Less than a day after the company was sold, it was business as usual at cybersecurity startup Armis, even though many of its employees stand to emerge from the deal millionaires. A catering company arrived to serve light meals at Armis’ Tel Aviv offices, but, through the glass-partitioned work spaces, it was clear that most workers had their eyes on their screens.
“There’s going to be a big party, but we have to keep running,” said Nadir Izrael, one of the company’s two founders and its chief technology officer. As Yevgeny Dibrov, the other founder and CEO put it, “On ordinary days, we’re busy with customers – today, it’s journalists.”
Throughout the interview, each of the two executives completed the sentences of the other.
On Monday night, Insight Partners, a U.S. private equity and venture capital fund, said it was buying Armis for $1.1 billion, marking the largest exit in the history of Israeli cybersecurity.
The deal won’t make a lot of money for the investors and the founders. “The sale will create 30 to 40 millionaires, in dollars,” said Gili Raanan, Armis’ chairman and a general partner in Sequoia Capital, one of the venture funds that invested in the startup.
As Dibrov put it, “One of the things we looked at before we made the deal was the employees’ Excel and how it would look from their perspective, because they work day and night for us to succeed. Every employee will benefit, even an employee who’s been with us for two weeks.”
Armis employs 250 people in offices in the United States and Israel, and the head count is expected to climb under its new ownership. The company has tens of customers from among the world’s biggest companies.
Formed less than four years ago, Armis designs and makes enterprise security products that protect internet-of-things devices – like medical infusion pumps or those used in production lines at car manufacturers – from attacks by identifying suspicious or malicious devices and quarantining them.
Internet-of-things devices face a security problem in that conventional antivirus defenses can’t be installed on them, making them vulnerable to hackers trying to break into an enterprise network.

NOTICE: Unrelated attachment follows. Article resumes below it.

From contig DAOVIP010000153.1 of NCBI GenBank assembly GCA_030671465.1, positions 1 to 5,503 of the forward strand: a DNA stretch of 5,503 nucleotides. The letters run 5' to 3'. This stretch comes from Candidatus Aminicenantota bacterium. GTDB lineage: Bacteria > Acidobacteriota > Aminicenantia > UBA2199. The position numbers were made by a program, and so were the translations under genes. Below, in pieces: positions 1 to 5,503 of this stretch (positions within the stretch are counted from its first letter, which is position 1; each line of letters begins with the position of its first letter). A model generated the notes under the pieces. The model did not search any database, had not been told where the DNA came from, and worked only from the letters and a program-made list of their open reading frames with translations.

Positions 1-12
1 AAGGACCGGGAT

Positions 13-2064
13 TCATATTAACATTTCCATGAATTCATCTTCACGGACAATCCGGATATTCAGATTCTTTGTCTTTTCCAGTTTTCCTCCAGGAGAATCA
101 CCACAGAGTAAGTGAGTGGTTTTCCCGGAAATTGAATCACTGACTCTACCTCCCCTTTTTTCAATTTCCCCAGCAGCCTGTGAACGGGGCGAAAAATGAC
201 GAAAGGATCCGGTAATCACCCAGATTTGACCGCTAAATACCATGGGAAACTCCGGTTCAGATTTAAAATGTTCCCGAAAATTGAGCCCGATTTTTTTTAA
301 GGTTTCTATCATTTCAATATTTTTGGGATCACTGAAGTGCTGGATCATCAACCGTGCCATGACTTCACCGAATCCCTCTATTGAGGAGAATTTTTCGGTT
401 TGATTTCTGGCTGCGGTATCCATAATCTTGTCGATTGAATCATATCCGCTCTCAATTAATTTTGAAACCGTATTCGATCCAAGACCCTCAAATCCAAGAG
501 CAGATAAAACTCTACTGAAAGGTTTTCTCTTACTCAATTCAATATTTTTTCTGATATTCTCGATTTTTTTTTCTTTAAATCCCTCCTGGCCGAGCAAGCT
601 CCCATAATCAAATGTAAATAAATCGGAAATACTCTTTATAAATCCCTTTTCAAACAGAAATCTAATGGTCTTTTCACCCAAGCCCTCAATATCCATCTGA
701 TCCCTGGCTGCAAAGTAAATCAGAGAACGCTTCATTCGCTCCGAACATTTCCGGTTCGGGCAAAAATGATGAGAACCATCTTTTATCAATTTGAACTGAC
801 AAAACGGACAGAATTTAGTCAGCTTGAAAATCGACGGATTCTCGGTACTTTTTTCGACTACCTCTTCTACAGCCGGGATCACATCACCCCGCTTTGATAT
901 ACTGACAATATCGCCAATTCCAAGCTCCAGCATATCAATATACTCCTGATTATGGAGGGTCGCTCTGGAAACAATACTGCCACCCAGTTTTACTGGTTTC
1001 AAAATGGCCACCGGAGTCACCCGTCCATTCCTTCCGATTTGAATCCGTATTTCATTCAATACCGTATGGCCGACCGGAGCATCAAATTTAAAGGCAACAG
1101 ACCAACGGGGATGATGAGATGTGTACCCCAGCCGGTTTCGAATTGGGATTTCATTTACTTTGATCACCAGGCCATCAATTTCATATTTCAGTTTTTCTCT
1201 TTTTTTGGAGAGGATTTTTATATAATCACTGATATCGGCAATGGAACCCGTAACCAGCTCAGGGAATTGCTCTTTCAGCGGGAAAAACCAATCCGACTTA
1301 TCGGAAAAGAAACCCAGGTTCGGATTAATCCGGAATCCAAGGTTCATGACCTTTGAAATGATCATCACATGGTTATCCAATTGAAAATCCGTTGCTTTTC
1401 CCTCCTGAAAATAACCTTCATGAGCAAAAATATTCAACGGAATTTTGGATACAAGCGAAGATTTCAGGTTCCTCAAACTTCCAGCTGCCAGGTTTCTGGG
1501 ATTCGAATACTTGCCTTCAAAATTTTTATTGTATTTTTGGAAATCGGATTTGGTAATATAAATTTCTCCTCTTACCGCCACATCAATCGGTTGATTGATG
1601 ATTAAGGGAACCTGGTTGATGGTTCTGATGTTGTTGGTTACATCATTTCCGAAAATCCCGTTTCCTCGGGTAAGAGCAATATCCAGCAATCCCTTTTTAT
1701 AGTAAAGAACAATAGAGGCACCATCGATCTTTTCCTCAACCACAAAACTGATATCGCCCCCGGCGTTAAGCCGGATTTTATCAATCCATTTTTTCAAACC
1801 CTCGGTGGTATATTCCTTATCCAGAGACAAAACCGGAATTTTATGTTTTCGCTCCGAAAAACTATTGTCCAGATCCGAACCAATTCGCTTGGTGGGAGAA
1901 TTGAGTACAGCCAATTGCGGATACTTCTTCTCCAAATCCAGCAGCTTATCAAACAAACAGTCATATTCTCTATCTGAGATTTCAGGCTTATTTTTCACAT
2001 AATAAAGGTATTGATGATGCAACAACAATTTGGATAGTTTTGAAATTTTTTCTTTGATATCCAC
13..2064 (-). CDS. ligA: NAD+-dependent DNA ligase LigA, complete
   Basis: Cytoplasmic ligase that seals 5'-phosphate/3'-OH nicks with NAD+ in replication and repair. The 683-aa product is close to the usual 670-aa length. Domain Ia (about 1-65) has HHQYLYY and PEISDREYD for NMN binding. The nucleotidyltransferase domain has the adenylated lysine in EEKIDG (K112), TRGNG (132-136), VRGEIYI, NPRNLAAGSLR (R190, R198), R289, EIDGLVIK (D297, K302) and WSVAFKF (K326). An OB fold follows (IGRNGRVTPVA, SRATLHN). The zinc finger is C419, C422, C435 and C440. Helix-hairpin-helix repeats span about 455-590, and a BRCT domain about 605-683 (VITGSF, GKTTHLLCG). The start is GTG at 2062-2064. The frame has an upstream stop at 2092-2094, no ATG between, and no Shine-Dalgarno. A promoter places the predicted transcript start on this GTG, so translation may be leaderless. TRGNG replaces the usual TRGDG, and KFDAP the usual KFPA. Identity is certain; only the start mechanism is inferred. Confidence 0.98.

The Armis exit is unusual in that the buyer is not a multinational tech company but a private equity fund. It has bought out all its fellow shareholders at a huge valuation in the expectation of staging its own lucrative exit later.
“Last April we completed a $65 million fundraising round, led by Sequoia. Insight came in as a small investors with $5 million. What proceeded it was that one day they appeared in our offices in Palo Alto after we failed to answer any of their emails,” Dibrov said.
“They flew from New York to the West Coast and said, ‘We’re here right outside – you won’t talk to us?’ We hadn’t heard of them before, but we felt a lot of similarities in the fund’s aggressive approach, wanting to win, so we agreed to let them invest in us.” Since then, Dibrov said, Insight has brought in a lot of added value in terms of customers.
In November, they had dinner with Insight’s founder, Jeff Horing.
“We spoke with him about another potential round of $100 million and he said, ‘Listen, you’re going to be building something special, a company north of $10 billion. This is an opportunity and we want to have a lot more of the company and be the controlling shareholder,’” Dibrov said.
Raanan added that unlike the usual private equity model of taking a profitable company and cutting costs dramatically to increase earnings, Insight is buying a loss-making startup with the aim of investing a lot and turning it into a big company.
As to what inspired Insight to believe Armis could achieve the goal, Izrael said: “When you talk about IoT, many people think about smart lighting; there are companies that do that. There are companies that deal with factories. There are companies with specific solutions for hospitals or railways – very specific solutions. We look at all of them, at devices on which it’s impossible to install antivirus, and that’s most of the devices in the world.”
Armis’ platform consists of a cloud-based product that discovers all devices in a large organization’s environment – managed, unmanaged or internet of things – on or off the network or in the airspace. That could be anything like smartphones, security cameras or printers.
Another part of the platform is inspired by Izrael’s previous job at Google, where the search engine is made more efficient by using previous searches to predict future ones.
“At Armis we do the same thing – crowdsourcing devices. We built each behavioral profile for each device – what it should do, what it did 30 and 60 days back, and when it breaks out of the profile and creates an anomaly,” Izrael said. “In that case, we can block it. In total, we have 10 million profiles in the catalog that cover 250 million active devices worldwide.”
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